Friday, 30 March 2012


Bandstand and trees in the mist
Pump Room Gardens, May 2012
Today is Friday, the last of my pointless days off, without which I would have felt cheated, but after which there is always twice as much work to do. So yesterday was my last full day in the week, trying at least to see every patient who hadn't been seen the previous week. Yes, I'm struggling to review longstanding patients once a fortnight now.

While I was thus engaged, every colleague in the hospital was conspiring against me. A patient is going home with a tube feed, and both colleagues in the Dietetics office who help out in this situation were on holiday. Another patient may be going home on a puree diet, and will need information and advice on how to achieve this at home. A doctor has specifically requested a Dietitian to see a patient with interesting blood results as soon as possible. A previously tube-fed patient is now able to eat, so the tube feed has to be adjusted or discontinued. A Ward Manager wanted to talk to me in her office about a specific patient, and I had a lecture to attend at lunchtime and my first clinical supervision after lunch.

Patients leaving my wards are almost as much work as patients who stay there. I am still trying to grasp all the different options and processes that need to be followed. If they are eating and drinking well when they go home I can put their Dietetic Record Card in a plastic basket in the office and relax (this is rare). There is a different basket for 'RIP' cards. If a patient is transferred to a different hospital, we have to contact the dietitians there and let them know what the situation is, especially if the patient is being tube-fed, and sometimes send the Record Card over as well (depending on whether the hospital is in our region or not).

If a patient goes home but is not likely to eat and drink enough, there are a number of options. I can write to the GP asking for supplements to be prescribed for a period of time and leave it up to the GP to review the situation, or send the patient an outpatient appointment with a Dietitian (there is a different basket for the Record Card if this is the case). If the patient is going to a nursing home, I can be fairly confident that their nutritional status will be monitored, but I can pass the Record Card to our Community Dietitian if there are any worries. She also looks after every patient who is sent home with a feeding tube, whether it is being used or not. Even if not used, the tube needs to be looked after, and eventually removed.

If a tube is being used for feeding into the stomach, there are many administrative and practical steps that must be taken before discharge. The patient needs to be sent home with enough supplies to ensure they are fed until further supplies are delivered. This means bags of feed (between 7 and 14 kg altogether), a pump, a stand, tubes to connect the feeding tube and the feed, syringes for flushing the tube with water, and sometimes a water container have to be physically taken to the ward in time for the discharge. There is a form that gives the patient and/or their carers instructions on how much feed to give at what rate over a specific period of time and how much additional water is needed. They need to sign a form to consent to their address details being given to the company that will be delivering the feed. The Dietitian has to register the patient with this company and provide all the same details and more, and then print a letter to the GP asking for the feed prescription to be arranged. Then all this is handed over with the Record Card to the Community Dietitian. Sometimes the ward forgets to mention that someone is due to be discharged on a feed imminently, so everything else has to stop until it is all sorted out.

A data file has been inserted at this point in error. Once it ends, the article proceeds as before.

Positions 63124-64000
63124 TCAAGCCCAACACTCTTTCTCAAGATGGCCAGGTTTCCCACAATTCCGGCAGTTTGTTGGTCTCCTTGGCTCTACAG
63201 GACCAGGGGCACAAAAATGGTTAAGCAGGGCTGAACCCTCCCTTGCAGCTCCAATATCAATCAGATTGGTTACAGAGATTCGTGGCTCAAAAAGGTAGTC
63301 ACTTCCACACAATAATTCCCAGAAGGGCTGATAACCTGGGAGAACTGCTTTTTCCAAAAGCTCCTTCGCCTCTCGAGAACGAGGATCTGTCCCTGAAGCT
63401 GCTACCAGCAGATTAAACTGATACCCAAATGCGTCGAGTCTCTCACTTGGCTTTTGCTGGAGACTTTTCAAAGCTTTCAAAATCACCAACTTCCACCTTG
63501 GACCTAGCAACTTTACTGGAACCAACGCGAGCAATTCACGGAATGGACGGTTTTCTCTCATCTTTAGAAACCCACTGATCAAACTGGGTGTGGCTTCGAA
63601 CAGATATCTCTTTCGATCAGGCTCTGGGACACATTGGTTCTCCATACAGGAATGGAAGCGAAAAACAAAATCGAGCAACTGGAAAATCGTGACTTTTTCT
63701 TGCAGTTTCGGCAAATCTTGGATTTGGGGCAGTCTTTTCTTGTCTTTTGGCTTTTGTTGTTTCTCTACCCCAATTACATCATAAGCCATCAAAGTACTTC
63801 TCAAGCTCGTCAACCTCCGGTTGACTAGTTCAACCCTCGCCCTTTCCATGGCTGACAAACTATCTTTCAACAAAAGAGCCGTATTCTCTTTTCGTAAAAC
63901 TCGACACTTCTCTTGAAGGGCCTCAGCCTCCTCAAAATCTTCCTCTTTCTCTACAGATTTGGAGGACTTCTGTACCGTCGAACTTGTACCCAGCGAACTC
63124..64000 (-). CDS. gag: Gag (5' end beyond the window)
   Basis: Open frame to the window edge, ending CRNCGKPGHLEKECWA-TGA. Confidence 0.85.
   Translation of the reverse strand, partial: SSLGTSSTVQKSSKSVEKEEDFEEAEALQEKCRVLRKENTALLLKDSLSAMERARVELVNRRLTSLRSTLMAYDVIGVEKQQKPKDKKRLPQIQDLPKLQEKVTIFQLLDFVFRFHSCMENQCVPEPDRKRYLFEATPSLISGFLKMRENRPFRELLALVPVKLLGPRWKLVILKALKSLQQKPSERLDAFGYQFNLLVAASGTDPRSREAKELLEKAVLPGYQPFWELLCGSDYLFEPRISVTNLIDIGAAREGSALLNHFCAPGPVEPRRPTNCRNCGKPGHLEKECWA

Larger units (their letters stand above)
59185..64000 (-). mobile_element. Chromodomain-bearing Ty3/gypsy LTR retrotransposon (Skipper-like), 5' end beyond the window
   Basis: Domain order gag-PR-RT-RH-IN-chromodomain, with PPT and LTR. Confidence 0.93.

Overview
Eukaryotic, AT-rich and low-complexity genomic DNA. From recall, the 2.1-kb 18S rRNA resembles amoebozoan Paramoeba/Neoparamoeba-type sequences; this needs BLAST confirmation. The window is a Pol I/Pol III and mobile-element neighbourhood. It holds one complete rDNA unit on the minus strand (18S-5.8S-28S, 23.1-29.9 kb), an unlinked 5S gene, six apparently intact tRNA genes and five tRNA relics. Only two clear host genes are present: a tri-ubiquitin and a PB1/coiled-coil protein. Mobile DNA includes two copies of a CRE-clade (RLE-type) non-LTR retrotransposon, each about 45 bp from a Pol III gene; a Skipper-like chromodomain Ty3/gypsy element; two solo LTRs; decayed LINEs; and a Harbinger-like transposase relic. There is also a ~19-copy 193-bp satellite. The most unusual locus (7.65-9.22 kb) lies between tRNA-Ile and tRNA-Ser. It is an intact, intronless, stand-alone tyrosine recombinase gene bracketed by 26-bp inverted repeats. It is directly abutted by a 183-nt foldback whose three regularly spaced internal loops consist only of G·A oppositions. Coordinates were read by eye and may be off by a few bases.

More difficult is if the patient needs a modified texture diet, especially if they are elderly. Constructing a nutritionally adequate diet when everything has to be blended to a smooth lump-free puree is not straightforward, especially if the patient doesn't have a blender or liquidiser. If fluids also need to be thickened, then the choice of supplements is limited too. Chances are that the patient will lose weight, become dehydrated, and/or eat or drink something that goes down the wrong way and they end up with a chest infection or worse. There is a commercial company that will deliver pureed ready meals, a bit like Meals on Wheels, which can help a great deal, as long as the patient can afford it. It is likely that the patient will be on supplements long-term, and even need to be seen occasionally in outpatients.

There are different baskets for Record Cards of clinic outpatients who are going to come back for a further appointment, outpatients who have been discharged, and outpatients who didn't attend their appointments. There is another basket of Record Cards for upcoming outpatient clinics. There are probably more baskets that I'm not even aware of yet, perhaps for newly referred patients, and for IV feeders at home (Home Parenteral Nutrition).The Dietetic admin staff who manage all these baskets (and much more) are universally helpful, patient and good-natured, and don't seem to mind me asking the same questions multiple times. In fact, all the Dietetic staff seem friendly and supportive (have I mentioned that before? Probably). Tonight we have arranged a departmental outing in a local Indian restaurant, and despite my nervousness about large social groups, I think it will be fun.

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